Blue Mic Q&A session with Cameron Webb ( Social Distortion,
Limp Bizkit, Monster Magnet)
It hasn’t taken too many years for Cameron Webb to go from
assistant engineering the albums that made the careers of Limp Bizkit, Monster
Magnet and Lit, to co-producing, engineering and mixing Social Distortion’s
latest hit for Time Bomb Records, “Sex, Love and Rock ‘n’
Roll.” In the interim, he’s proven instrumental in the making of
albums for superstar country, pop and R&B artists as an engineer and digital
editor. For more info on Webb, please contact Alia Fahlborg at Nettwerk Producer
BLUE: In general terms, does your overall approach to miking and recording change
from genre to genre?
CAMERON WEBB: Miking techniques can change a little from genre to genre, but
then you can use the same mics on the whole spectrum of music. I always see
photos of Frank Sinatra singing into an old Neumann U47, which is the same mic
I put up for Mike Ness of Social Distortion, Scott Weiland, and a handful of
others in rock. Good mics can cross over to different instruments as well; I
have used Blue mics on vocals, drum rooms, bass and guitars. What else is there
BLUE: Your approach probably changes from artist to artist, then, too.
CAMERON: The most important thing about using mics is the two users. Number
one, the engineer/producer using the mic that works best for each situation;
and number two, the artist, (who must) know how to make vocals react to a mic.
On loud parts, know how to pull back a little, and dig a little closer on intimate
BLUE: Do you track with EQ and compression? Describe your audio chain.
CAMERON: For drums, I eq but am very careful not to overdo it. If you choose
the proper mic, very little eq is needed. Most recordings I get from project
studios are over-eq’ed and harsh. If that is the sound and vibe you’re
shooting for, then great, but realize you are recording this music for others
and not just yourself. Now, compression is a great way to make a drummer sound
more dynamically consistent, but again, if overused you can make things small.
When done right, though, compression can bring life to drums and make them punchy.
BLUE: How about when dealing with other instruments?
CAMERON: For bass, guitars and vocals, I very rarely use eq. Guitar and bass
(should) get the tone from the amp’s eq -- if you don't like the way it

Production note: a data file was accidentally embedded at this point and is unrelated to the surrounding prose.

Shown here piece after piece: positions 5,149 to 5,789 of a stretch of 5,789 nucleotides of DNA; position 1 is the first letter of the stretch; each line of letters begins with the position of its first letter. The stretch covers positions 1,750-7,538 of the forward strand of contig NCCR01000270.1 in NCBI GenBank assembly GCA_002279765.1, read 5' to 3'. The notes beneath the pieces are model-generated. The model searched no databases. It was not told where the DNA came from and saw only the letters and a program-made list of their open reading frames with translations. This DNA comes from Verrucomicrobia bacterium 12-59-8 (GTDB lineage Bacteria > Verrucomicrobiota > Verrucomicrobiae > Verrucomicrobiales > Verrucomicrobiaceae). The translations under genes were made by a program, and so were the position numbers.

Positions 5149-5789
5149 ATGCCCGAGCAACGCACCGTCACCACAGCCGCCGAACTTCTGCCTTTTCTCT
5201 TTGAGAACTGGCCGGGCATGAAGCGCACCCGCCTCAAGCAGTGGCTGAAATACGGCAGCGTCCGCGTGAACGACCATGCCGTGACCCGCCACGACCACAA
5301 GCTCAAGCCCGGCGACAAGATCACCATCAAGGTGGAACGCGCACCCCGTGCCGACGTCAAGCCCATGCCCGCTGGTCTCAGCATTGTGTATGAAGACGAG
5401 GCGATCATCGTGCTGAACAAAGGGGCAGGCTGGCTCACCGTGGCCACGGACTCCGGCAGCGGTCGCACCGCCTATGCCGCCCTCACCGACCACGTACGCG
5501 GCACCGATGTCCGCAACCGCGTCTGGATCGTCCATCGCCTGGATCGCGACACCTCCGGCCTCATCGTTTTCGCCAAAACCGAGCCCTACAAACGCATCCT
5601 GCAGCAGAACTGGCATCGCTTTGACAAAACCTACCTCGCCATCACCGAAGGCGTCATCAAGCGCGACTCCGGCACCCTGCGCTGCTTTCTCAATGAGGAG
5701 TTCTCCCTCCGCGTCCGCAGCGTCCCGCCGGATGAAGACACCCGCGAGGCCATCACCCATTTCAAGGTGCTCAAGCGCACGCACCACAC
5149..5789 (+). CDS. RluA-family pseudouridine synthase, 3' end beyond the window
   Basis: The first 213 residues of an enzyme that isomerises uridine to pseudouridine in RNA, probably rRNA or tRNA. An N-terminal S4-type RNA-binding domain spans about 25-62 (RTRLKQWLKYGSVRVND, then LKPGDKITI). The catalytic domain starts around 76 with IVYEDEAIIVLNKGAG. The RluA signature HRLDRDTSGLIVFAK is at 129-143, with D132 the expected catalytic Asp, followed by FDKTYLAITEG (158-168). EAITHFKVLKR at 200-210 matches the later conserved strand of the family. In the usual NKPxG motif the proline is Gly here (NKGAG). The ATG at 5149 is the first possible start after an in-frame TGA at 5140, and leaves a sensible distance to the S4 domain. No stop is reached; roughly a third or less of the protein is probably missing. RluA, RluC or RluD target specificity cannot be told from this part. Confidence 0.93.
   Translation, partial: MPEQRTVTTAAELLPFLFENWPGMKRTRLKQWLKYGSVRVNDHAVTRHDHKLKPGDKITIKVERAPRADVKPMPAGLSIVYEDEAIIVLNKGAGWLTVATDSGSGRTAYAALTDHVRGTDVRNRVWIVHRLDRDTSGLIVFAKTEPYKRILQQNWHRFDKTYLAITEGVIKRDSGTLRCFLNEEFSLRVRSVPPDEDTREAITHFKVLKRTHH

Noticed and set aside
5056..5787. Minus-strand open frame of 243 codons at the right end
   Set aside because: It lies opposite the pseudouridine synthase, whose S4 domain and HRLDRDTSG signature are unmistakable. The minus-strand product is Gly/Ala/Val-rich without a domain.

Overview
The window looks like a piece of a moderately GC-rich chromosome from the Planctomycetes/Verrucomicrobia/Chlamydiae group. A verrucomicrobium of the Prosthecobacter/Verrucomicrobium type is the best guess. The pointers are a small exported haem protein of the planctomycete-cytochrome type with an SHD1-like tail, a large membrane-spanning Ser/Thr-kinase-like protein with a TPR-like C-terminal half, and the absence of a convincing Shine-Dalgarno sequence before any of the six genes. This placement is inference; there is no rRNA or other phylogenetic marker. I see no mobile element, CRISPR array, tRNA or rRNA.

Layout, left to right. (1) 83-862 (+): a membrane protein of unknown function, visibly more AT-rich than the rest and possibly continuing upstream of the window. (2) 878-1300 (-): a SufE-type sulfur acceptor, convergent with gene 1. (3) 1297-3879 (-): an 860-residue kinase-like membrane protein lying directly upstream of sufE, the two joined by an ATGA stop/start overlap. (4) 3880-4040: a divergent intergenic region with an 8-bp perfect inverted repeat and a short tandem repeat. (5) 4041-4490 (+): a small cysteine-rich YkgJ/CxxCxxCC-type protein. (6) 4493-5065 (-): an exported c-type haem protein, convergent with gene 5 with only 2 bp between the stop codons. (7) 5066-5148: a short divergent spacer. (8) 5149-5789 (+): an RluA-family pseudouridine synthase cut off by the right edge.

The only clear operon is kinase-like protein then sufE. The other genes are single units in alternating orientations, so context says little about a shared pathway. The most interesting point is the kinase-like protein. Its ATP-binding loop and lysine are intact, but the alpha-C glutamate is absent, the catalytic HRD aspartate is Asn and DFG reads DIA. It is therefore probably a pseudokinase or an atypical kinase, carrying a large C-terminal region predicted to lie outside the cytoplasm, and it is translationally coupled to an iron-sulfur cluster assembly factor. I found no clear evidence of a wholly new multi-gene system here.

sounds, maybe you need to get a different amp, or a different mic! Know your
mics and where they sound best.
BLUE: Tell us what do you look for most when choosing a microphone.
CAMERON: When choosing a mic, my decision is made by listening to the instrument
and finding its positive and negatives. If you have a rack tom that doesn't
have great bottom end, then grab a mic that you know is bottom-heavy. Mics are
very versatile, and can be used in different situations depending on how close
or how far you place them to the source.
BLUE: What's the craziest sound you've ever gotten in the studio, and what were
the circumstances behind achieving that sound?
CAMERON: (I was) recording guitar with Corey (aka Chainsaw) from the Aquabats,
and he asked for me to get the most f’d up sound I could get. So I ran
a mic from his amp into the API mic pre and turned it all the way up. When that
wasn't good enough, I ran it through another pre and did the same. It sounded
great and inspired an amazing solo.
BLUE: How about an instance where a crazy idea was tried and the result ended
up really great but totally different than you expected?
CAMERON: I left a scratch vocal mic set up in the drum room and accidentally
recorded the drums with it. Later on, I pulled up that mic and realized it made
the drums sound huge!
BLUE: You’ve already worked with some amazing artists. Who was the most
inspiring, and can you give us an anecdote from your experience with them in
CAMERON: The first day I met Mike Ness of Social Distortion, I was asked to
record a solo with him for one of his demos. We sat down together, and instead
of worrying about what mics or gear I was using, he just trusted me to let me
do my job and played his guitar from the soul. Technically it may not have been
perfect, but it was real and had more style than you can imagine. From that
day on, I have always considered him the Johnny Cash of punk rock.